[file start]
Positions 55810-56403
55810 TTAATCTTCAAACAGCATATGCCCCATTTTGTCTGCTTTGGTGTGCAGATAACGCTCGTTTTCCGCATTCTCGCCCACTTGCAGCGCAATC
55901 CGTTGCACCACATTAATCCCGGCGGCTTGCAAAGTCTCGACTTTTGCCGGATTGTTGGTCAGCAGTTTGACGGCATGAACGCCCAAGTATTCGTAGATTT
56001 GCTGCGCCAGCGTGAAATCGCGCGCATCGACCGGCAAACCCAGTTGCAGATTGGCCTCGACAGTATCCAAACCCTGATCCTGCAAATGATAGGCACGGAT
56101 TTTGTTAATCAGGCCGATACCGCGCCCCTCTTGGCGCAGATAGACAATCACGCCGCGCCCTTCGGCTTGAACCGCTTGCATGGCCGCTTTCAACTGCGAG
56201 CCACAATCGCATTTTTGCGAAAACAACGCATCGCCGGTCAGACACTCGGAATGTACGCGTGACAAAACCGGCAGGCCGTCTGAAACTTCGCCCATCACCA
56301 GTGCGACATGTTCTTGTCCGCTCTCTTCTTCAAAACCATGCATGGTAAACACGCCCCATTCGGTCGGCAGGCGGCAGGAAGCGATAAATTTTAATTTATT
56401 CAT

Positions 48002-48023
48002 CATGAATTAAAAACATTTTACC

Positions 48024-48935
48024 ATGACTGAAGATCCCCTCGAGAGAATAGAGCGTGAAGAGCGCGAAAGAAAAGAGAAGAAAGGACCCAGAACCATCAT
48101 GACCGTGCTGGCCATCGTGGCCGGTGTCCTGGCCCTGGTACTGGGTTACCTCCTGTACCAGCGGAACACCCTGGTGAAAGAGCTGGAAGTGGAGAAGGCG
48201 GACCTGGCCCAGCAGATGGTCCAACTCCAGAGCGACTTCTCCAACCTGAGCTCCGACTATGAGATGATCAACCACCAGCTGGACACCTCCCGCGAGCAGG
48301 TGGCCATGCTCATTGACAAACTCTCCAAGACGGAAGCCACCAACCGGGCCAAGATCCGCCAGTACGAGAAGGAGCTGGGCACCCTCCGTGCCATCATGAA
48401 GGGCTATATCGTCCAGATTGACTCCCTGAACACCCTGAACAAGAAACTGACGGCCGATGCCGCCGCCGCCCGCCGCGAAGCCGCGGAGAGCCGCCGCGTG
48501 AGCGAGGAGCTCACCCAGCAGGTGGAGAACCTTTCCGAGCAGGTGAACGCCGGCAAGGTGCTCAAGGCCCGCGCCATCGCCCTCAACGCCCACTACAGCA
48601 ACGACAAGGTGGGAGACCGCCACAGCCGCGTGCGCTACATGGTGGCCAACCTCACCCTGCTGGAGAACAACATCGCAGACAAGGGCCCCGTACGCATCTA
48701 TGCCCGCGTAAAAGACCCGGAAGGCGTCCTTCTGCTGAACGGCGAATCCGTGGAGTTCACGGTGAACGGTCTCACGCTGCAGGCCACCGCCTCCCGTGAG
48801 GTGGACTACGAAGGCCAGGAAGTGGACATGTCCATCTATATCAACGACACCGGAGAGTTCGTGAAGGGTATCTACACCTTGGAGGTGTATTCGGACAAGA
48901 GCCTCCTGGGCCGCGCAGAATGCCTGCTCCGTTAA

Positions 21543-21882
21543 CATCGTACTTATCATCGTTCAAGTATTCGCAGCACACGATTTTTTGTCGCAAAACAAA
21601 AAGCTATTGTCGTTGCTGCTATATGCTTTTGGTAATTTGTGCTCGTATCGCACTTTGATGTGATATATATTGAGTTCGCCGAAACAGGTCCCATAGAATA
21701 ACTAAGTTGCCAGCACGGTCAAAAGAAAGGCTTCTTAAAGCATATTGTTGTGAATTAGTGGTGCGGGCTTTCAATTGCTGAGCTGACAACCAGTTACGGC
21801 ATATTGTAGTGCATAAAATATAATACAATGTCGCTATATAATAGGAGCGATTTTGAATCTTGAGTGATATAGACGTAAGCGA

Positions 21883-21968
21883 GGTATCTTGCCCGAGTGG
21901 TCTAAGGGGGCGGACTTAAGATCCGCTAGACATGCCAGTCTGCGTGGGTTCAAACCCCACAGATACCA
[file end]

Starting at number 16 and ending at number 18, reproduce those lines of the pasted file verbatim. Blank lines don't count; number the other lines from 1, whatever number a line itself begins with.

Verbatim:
48401 GGGCTATATCGTCCAGATTGACTCCCTGAACACCCTGAACAAGAAACTGACGGCCGATGCCGCCGCCGCCCGCCGCGAAGCCGCGGAGAGCCGCCGCGTG
48501 AGCGAGGAGCTCACCCAGCAGGTGGAGAACCTTTCCGAGCAGGTGAACGCCGGCAAGGTGCTCAAGGCCCGCGCCATCGCCCTCAACGCCCACTACAGCA
48601 ACGACAAGGTGGGAGACCGCCACAGCCGCGTGCGCTACATGGTGGCCAACCTCACCCTGCTGGAGAACAACATCGCAGACAAGGGCCCCGTACGCATCTA